BEAZLEY: Well, that’s something about which we have to keep total vigilance, that’s absolutely right.

JOURNALIST: The Australian Federal Police have been running a lot of counter-terrorism and surveillance in this country since September 11. What’s your knowledge of what’s actually been happening in Australia?

BEAZLEY: Quite a deal. I do know a fair bit about what has been done both by our security organisations as well as our police organisations. They don’t exclude the possibility of threats emerging here at all and they do take remedial action when they can, when of course you know about the particular character of an attack or possible attack. See, one of the things you have to understand, and I think we do understand, about dealing with terrorism is that it is difficult to defend. You are basically under an obligation to attack and fundamentally we have to go after the terrorist networks. There are so many targets within our various countries, as you can see from the events which just occurred in the United Kingdom, you can take sensible steps to try to defend likely target zones but in reality you have to go after the people who are directly involved in this.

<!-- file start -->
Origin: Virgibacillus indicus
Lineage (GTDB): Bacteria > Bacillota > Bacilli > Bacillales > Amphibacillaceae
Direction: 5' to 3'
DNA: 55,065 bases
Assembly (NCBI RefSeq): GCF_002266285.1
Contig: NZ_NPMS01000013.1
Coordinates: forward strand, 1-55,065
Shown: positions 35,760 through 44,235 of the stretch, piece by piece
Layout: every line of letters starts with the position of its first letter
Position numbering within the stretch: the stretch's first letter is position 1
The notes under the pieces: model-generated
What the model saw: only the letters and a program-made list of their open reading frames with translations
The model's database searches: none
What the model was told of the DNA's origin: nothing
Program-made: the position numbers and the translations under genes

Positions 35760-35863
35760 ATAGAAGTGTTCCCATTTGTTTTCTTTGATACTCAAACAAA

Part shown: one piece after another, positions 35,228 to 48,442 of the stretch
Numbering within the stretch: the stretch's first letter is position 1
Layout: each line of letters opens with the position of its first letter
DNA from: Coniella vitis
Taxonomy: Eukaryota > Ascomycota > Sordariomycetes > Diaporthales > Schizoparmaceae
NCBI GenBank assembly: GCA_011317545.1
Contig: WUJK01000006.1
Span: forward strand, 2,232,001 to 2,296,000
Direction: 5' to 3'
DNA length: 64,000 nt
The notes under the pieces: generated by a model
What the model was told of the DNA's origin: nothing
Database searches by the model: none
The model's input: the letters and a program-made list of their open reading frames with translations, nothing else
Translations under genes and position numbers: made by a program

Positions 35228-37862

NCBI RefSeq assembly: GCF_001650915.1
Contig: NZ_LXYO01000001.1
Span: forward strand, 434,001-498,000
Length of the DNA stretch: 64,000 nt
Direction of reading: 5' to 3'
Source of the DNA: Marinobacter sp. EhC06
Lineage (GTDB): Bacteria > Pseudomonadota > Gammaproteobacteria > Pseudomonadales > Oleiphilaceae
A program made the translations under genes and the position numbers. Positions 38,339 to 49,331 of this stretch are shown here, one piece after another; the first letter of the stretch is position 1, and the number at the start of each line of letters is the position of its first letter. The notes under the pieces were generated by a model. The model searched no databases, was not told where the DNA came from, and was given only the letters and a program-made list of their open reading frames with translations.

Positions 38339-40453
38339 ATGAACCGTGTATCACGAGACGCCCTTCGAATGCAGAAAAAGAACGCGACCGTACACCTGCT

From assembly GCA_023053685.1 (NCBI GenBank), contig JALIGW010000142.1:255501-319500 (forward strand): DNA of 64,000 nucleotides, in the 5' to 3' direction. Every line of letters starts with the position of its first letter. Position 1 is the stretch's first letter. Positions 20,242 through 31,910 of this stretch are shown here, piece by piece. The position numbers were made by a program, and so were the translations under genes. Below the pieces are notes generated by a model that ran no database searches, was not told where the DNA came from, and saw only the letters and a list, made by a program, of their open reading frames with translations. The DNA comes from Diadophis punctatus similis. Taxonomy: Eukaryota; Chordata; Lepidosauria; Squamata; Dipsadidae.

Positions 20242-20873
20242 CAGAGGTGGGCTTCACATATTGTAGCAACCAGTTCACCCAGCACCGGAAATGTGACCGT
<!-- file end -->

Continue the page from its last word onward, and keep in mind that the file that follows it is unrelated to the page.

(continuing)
JOURNALIST: Does this diminish your support for putting troops into Afghanistan at all?

BEAZLEY: Quite the contrary. Today is not really the day for discussion on these things, I must say. But we have for a long time, as you know, said that as far as we are concerned that after September 11, Afghanistan was identified as terrorist central. That is where al-Qaeda operated from for the September 11 attacks. They were succoured by the Taliban government of Afghanistan at the

time. Taliban and al-Qaeda elements exist and, to some degree, are coming back in strength in Afghanistan. This is not acceptable. This is something which must be dealt with.

JOURNALIST: Has the Federal Government’s actions, though, made us a target by standing so close with America and Britain?